Sunday, October 1, 2023

‘Lovely Lucy’ and the impotence of consultants

The role of the hospital consultant has changed radically over the last few decades writes Dr Chris Luke, and the recent Lucy Letby case in the UK highlights the dangers of sidelining consultants’ opinions in hospital management

As a boy, I was blessed to be the patient of two particularly inspiring South Dublin GPs, Dr Aiden Meade and Dr John Fleetwood Snr, so I had a very high and warm opinion of family doctors from an early age. And the wonderful Kay Conway, ‘across the road’ from my house, made me believe that all nurses were sweet-natured, and kindly.

It was a different matter, however, when it came to the ‘high priests’ of the medical profession. My earliest (and long-enduring) paragon of a hospital consultant was the bombastic and irascible surgeon, Sir Lancelot Spratt (played by James Robertson Justice), the leading character in the 1954 film, Doctor in the House, which also featured a young Dirk Bogarde as a nervous medical student, Simon Sparrow, newly arrived at St Swithin’s Hospital, in London. Sir Lancelot absolutely dominated life in the hospital and, although his well-hidden heart of gold was revealed at the end of the movie (and in its numerous sequels), his every utterance inspired trepidation in all those around him, whether it was in the lecture theatre, operating theatre, or on the ward round.

All of this reflection on the impression that doctors and nurses make – how they are perceived – was prompted by the unfolding horror story featuring Lucy Letby, the nurse who, from June 2015 to June 2016, killed and maimed so many babies in the neonatal intensive care unit at the Countess of Chester Hospital, an institution with which I was familiar when I was a consultant in nearby Liverpool in the 1990s. I was even better acquainted with the Liverpool Women’s Hospital, where our third daughter was born, and where Letby trained. Alarmingly, investigations have started to see if Letby actually commenced her murderous campaign there, before she moved to Cheshire.

Now, I’m reluctant to mount a bandwagon at the best of times but, seeing how the tide may be turning, it would be remiss of me to ignore how the perception (or misperception) of hospital staff, like consultants and nurses, seems to have been at the very heart of the grotesque tale of a nurse (‘Lovely Lucy’), who cunningly killed seven neonates – and horribly injured at least six others – by means of injected insulin and air, massive amounts of force-fed milk, disconnected tubes and leads, objects rammed into windpipes, or so forcibly pressed against one liver that it partially ruptured.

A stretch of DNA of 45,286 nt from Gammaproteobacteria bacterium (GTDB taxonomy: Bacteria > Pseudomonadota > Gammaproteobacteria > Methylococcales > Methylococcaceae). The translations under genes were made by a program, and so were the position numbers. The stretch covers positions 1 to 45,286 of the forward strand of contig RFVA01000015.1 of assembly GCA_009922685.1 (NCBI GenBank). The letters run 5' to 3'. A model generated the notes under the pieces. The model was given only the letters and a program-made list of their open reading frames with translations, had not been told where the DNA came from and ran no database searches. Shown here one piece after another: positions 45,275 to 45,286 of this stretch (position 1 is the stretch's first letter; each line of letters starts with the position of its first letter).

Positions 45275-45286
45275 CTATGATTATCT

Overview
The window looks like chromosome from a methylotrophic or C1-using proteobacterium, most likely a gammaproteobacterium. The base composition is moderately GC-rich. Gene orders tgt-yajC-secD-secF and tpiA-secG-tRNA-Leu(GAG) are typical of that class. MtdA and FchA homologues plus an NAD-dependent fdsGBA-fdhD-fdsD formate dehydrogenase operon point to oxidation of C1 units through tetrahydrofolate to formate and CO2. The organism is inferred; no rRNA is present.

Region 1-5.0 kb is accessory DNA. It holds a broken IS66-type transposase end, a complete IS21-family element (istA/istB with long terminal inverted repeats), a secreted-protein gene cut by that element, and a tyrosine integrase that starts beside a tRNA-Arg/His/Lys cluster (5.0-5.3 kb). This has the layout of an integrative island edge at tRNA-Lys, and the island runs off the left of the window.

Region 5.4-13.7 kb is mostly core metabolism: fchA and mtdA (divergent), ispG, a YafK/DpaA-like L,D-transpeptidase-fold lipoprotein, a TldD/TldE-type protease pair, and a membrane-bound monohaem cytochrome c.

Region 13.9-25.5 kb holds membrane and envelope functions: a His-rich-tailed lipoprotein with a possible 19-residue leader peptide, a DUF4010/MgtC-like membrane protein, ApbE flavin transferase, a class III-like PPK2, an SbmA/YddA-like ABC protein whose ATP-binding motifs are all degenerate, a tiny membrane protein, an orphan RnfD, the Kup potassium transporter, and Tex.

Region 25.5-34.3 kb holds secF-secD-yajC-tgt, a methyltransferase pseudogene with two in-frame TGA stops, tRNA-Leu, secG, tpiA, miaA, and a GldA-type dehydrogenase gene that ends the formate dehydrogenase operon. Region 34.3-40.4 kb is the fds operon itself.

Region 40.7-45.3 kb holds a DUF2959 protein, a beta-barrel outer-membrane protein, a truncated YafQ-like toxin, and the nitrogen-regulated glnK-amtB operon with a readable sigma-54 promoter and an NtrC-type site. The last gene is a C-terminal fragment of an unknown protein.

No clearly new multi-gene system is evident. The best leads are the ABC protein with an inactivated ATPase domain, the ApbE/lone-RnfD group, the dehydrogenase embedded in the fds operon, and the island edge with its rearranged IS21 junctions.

Unfortunately, I’m long enough in the tooth to have lived through similar terrifying episodes from the world of healthcare.

Dr Harold Shipman, a popular Manchester GP, may have killed as many as 250 elderly patients, starting in 1971 (usually by injecting them with Diamorphine, for the purposes of euthanasia, or to benefit from their altered wills, or ‘in revenge for his mother’s death’, it has been suggested, but we’ll never know, as he killed himself in prison in 2004). And another nurse, Beverley Allitt, killed four infants (and tried to kill another nine) in Grantham Hospital in 1991, also by injecting her victims with insulin and air.

These are just three examples of malignant healthcare professionals who intentionally killed very vulnerable patients, but there are many others around the world who have deliberately or accidentally killed, or permanently injured their patients. During my own time in the NHS, it was said that 170 children died in the Bristol (heart surgery) unit between 1986–1995, who would have survived in other NHS hospitals but succumbed as a result of “staff shortages, a lack of leadership, [a] unit that was ‘simply not up to the task’, ‘an old boy’s culture’ among doctors, a lax approach to safety, secrecy about doctors’ performance, and a lack of monitoring by management”. And of course, infamously, in recent years, there has been the oft-repeated message that in the United States, ‘medical errors are the third-leading cause of death after heart disease and cancer’, and doctors ‘kill’ between 250,000 and 400, 000 people every year.

If you add in the historical animosity between politicians and (especially pin-striped) consultants and the way that so many ‘Sir Lancelots’ treated their patients, students and colleagues (including managers), you can easily see why a process of ‘taking consultants down a peg or two’ might have been deemed both necessary and desirable.